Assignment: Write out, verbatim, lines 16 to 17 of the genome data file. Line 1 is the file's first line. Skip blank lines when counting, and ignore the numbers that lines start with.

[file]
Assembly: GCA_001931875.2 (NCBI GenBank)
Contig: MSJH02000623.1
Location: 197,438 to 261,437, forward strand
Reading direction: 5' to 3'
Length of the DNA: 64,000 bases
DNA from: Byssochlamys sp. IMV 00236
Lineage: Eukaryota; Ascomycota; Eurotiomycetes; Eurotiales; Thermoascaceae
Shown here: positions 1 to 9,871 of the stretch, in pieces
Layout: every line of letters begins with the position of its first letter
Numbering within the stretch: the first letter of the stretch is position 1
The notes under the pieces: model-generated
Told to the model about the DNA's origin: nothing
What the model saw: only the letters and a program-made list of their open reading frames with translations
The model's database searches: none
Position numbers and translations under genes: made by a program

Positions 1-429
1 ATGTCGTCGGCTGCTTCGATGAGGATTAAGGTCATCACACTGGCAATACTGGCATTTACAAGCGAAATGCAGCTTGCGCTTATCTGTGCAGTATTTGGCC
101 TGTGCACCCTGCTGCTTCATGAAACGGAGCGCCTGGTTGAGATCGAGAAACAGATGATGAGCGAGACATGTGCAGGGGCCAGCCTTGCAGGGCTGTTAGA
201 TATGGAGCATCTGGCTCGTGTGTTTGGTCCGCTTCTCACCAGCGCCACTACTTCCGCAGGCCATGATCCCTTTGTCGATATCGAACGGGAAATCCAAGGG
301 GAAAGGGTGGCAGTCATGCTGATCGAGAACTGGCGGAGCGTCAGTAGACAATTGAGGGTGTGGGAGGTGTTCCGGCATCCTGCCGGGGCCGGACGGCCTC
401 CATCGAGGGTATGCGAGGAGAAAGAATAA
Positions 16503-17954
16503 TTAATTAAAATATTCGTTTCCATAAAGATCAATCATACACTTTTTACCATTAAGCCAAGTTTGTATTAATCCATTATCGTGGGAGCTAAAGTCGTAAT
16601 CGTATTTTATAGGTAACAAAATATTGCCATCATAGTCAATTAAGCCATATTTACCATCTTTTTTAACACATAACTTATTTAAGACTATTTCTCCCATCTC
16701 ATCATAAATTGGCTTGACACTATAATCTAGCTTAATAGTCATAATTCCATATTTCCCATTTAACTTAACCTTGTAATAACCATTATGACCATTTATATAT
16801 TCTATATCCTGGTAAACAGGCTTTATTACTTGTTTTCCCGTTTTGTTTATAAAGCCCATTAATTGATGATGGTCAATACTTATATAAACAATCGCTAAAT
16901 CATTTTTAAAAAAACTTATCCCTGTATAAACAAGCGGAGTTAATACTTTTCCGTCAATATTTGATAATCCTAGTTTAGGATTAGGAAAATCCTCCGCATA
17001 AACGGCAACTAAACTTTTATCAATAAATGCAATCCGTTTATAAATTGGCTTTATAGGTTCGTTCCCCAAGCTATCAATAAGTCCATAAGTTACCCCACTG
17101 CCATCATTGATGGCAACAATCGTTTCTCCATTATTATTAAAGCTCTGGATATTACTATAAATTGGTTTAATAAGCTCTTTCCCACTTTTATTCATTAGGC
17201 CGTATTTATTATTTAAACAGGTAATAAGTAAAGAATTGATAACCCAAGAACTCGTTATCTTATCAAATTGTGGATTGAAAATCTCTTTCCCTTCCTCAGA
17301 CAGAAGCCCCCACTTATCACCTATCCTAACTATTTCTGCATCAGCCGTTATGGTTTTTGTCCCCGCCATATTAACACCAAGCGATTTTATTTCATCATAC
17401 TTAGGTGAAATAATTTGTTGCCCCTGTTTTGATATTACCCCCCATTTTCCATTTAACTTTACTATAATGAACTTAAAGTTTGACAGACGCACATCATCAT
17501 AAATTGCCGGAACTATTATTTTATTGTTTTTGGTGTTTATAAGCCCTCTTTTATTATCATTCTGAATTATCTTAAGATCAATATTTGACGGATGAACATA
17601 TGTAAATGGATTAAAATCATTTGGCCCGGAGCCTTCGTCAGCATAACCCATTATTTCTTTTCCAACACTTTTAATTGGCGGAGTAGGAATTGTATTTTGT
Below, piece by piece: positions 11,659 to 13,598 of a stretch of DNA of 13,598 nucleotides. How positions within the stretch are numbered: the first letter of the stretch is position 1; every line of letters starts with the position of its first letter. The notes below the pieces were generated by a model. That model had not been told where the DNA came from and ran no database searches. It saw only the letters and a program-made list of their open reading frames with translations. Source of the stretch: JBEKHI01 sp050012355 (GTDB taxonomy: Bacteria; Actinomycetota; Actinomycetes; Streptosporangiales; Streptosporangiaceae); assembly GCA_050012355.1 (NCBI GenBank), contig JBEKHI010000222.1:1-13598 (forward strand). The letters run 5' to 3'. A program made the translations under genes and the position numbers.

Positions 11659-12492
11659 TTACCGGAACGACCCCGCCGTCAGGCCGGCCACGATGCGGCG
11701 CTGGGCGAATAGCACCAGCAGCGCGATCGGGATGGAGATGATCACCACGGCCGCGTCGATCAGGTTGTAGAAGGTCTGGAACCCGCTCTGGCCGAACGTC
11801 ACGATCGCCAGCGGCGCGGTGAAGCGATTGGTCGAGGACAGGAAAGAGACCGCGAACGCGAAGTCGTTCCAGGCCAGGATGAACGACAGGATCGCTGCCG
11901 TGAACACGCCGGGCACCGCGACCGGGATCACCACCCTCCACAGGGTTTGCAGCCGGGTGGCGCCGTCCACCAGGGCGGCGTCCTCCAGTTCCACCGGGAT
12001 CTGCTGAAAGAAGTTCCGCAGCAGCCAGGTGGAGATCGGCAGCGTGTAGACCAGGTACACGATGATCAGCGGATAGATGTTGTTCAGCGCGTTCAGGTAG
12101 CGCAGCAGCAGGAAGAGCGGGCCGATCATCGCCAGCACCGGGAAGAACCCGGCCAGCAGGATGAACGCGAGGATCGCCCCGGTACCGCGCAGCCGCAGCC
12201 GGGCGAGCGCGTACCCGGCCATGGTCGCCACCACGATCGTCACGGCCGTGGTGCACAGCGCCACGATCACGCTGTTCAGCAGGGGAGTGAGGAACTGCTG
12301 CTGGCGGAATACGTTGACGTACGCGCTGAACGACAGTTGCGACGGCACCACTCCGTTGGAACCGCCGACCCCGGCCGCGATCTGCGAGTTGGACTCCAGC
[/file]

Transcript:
Positions 1-429
1 ATGTCGTCGGCTGCTTCGATGAGGATTAAGGTCATCACACTGGCAATACTGGCATTTACAAGCGAAATGCAGCTTGCGCTTATCTGTGCAGTATTTGGCC